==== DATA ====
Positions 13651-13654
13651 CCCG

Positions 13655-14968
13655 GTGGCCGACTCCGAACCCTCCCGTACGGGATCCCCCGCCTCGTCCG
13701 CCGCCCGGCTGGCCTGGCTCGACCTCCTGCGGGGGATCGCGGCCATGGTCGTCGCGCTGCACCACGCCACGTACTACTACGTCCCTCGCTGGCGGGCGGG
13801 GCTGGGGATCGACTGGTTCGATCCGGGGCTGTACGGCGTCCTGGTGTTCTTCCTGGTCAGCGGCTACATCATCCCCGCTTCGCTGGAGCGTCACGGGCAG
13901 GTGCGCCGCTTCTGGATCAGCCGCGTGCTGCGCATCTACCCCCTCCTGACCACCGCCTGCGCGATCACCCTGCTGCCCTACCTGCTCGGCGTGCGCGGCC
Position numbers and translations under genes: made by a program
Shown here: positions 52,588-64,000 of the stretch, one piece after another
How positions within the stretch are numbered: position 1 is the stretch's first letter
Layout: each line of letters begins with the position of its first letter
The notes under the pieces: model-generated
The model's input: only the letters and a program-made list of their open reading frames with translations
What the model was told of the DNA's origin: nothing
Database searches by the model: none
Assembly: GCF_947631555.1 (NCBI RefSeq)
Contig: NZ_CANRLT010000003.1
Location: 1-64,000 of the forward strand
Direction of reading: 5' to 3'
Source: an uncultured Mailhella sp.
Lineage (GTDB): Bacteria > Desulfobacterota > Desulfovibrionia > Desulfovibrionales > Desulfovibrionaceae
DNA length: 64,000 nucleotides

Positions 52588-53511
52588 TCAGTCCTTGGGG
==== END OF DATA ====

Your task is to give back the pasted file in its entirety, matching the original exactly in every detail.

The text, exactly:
Positions 13651-13654
13651 CCCG

Positions 13655-14968
13655 GTGGCCGACTCCGAACCCTCCCGTACGGGATCCCCCGCCTCGTCCG
13701 CCGCCCGGCTGGCCTGGCTCGACCTCCTGCGGGGGATCGCGGCCATGGTCGTCGCGCTGCACCACGCCACGTACTACTACGTCCCTCGCTGGCGGGCGGG
13801 GCTGGGGATCGACTGGTTCGATCCGGGGCTGTACGGCGTCCTGGTGTTCTTCCTGGTCAGCGGCTACATCATCCCCGCTTCGCTGGAGCGTCACGGGCAG
13901 GTGCGCCGCTTCTGGATCAGCCGCGTGCTGCGCATCTACCCCCTCCTGACCACCGCCTGCGCGATCACCCTGCTGCCCTACCTGCTCGGCGTGCGCGGCC
Position numbers and translations under genes: made by a program
Shown here: positions 52,588-64,000 of the stretch, one piece after another
How positions within the stretch are numbered: position 1 is the stretch's first letter
Layout: each line of letters begins with the position of its first letter
The notes under the pieces: model-generated
The model's input: only the letters and a program-made list of their open reading frames with translations
What the model was told of the DNA's origin: nothing
Database searches by the model: none
Assembly: GCF_947631555.1 (NCBI RefSeq)
Contig: NZ_CANRLT010000003.1
Location: 1-64,000 of the forward strand
Direction of reading: 5' to 3'
Source: an uncultured Mailhella sp.
Lineage (GTDB): Bacteria > Desulfobacterota > Desulfovibrionia > Desulfovibrionales > Desulfovibrionaceae
DNA length: 64,000 nucleotides

Positions 52588-53511
52588 TCAGTCCTTGGGG